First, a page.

stanford. he is in the college football hall of fame. some might know that football is the pop warner league, but when you really study what he did at carlisle, it is not so good. that is putting it mildly here there was an congressional investigation in 1914 of the school, and among the many things he found was that warner was betting on games, selling tickets in lobbies, and mentally and physically abusing his students, many of whom turned on him at that point. the critical moment of jim forbes life -- jim thorpe's life when the metal medals were taken -- medals were taken away, pop warner turned on him. kevin: the fact that jim thorpe
had played minor league baseball comes to life. david: he played in the eastern carolina league for two summers, 1909 and 1910. for about $30 a month, scores of college athletes were playing minor league baseball then, but using aliases to preserve their amateurism. dwight eisenhower played in the kansas stately under the name wilson. the eastern carolina league where thorpe played for the rocky mountain railroaders and the highlanders, has so many playing with aliens because -- that it was called the pocahontas league. jim thorpe played as jim for and
he never tried to hide it. there are several key factors. one is that all of the powerful white figures who were involved in jim losing his medals, knew exactly what he was doing, starting with pop warner, who had been sending indian athletes to play baseball for years, whose close associate in pennsylvania was the scout who brought jim and his teammates and matt with thorpe at least twice -- and met with thorpe at least twice while playing baseball. once they went hunting in oklahoma. after the story broke that jim thorpe had played baseball, the story broke in worcester, massachusetts in the "worcester
telegram." a reporter in worcester heard one of jim's former managers was in town and talked about how he managed jim thorpe. he wrote the story and it became a big deal and got to new york. warner was asked about it and denied new anything about it here he was just lying. james e. solomon, the head of the american lipid committee and on the board of advisors of the carlisle athletic association, he knew and he lied about it to save his reputation. the superintendent at carlisle, moses friedman, who there are documents of letters urging him not to play baseball, he lied and said he didn't know about it. pop warner even wrote a letter
of confession and in its, in the most condescending way, he basically made the argument in jim thorpe's words that he was just an ignorant indian and didn't know any better. in all of those ways, pop warner was disreputable and disappointing, as with the other people who basically just saw thorpe as an easy target. the two other aspects to the amateurism part of it, one is technical, the rules said that to have a challenge to someone's amateurism, the challenge had to be filed within 30 days of the end of the olympics. the story broke six months afterwards, and it was too late. sweden even said when sullivan and warner took the medals back, it was too late. the committee eventually agreed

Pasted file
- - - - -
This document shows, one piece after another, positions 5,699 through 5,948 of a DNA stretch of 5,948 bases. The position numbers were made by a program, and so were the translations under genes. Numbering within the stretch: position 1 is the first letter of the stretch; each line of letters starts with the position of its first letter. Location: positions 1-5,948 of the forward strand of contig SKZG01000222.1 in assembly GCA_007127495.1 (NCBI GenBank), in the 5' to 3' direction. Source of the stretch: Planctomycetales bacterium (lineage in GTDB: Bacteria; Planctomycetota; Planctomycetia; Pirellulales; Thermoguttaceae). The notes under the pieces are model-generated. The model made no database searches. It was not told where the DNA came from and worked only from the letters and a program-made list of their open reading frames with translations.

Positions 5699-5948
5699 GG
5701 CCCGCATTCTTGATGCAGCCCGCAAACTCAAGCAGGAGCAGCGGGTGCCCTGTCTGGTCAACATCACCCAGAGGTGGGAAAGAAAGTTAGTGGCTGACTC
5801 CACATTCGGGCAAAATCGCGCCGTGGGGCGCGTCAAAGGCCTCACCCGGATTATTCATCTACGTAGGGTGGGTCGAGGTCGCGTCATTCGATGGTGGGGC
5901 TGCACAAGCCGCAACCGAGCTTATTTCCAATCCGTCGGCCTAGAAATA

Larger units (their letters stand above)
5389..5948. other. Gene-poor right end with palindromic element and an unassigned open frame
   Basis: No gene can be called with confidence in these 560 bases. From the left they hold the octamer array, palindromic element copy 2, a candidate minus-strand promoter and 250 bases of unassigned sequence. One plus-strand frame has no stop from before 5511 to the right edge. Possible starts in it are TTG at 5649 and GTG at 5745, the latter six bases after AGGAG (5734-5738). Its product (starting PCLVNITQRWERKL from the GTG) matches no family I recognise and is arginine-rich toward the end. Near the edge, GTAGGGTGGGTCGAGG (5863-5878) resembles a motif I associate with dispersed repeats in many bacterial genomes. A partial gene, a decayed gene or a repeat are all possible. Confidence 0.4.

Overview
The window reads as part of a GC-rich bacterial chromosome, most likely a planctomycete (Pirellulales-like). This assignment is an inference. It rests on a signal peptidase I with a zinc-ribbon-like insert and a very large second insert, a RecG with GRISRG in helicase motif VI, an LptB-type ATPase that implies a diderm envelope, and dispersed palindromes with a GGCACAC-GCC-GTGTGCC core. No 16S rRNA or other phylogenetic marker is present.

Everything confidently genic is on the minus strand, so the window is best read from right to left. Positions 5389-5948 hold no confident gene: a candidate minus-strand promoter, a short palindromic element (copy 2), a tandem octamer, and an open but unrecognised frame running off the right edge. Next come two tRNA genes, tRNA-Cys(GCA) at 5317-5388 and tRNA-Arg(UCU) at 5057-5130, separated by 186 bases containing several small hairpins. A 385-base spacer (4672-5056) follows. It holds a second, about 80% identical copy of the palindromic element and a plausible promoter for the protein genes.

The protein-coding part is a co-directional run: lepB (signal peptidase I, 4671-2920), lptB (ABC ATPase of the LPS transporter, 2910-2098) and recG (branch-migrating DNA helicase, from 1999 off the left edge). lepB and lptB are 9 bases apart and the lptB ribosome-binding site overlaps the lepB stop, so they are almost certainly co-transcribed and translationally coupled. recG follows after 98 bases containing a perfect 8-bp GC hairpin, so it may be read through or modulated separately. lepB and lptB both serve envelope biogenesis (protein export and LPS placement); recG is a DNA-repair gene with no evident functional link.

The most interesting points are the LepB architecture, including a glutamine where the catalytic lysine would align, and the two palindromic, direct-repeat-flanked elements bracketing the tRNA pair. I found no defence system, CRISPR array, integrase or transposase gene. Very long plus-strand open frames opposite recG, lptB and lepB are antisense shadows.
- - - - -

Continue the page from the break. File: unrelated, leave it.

and took the medals away. it was morally reprehensible, not as for the reasons of hypocrisy of those people, but the notion of amateurs that it was a sham. another member of the 1912 a lipid team was george s. patton, the future general here he competed in the modern pen tackle alone, a group of military even, target -- in the modern pen tackle on -- pentathlon. jim thorpe played baseball and had nothing to do with the events he was in. the entire swedish team was on leave from there job to train for the olympics but getting full pay for their jobs is that amateurism or professionalism? in so many ways jim thorpe was the victim of all of that sham
of amateurism. kevin: that brings us to david breckinridge. and something i never knew coming in the 1912. -- avery brundage, and something i never knew. david: i always envisioned him as a fat cat traveling the world and staying in posh hotels. he was a did kathleen -- deca thlete himself. brundage had just competed and it doesn't matter what nation you're from come he was so humiliated he quit after eight events -- what nation you are
from, he was so humiliated, he quit after eight events. brundage rose to power and consistently denied jim thorpe's do and refused to give back the medals. kevin: after the olympics, these days, afterwards you are on the covers and making lots of money for endorsements. did that happen for jim for russian mark -- four jim thorpe? -- for jim thorpe? david: jim thorpe after he lost his amateur status did signed to play baseball with the new york giants for $5,000. he later played professional football making $300 a game. he was never able to make the money out of athletics that
modern athletes do. he was still world-famous. one of the reasons he was signed to play baseball for the new york giants was because at the end of the 1913 season, they were going to go on and world tour with the white sox. they would to japan, china, philippines, australia, egypt, and europe. there are a lot of famous american baseball figures on that tour, including john mcgraw, the manager of the giants, charles comiskey, the owner of the white sox and other hall of famers, but the rest of the world didn't know them. a new jim thorpe. wherever they went, everybody wanted to see jim thorpe. even as he lost the medals and it went against them for the rest of his life, he never lost the fame and admiration from the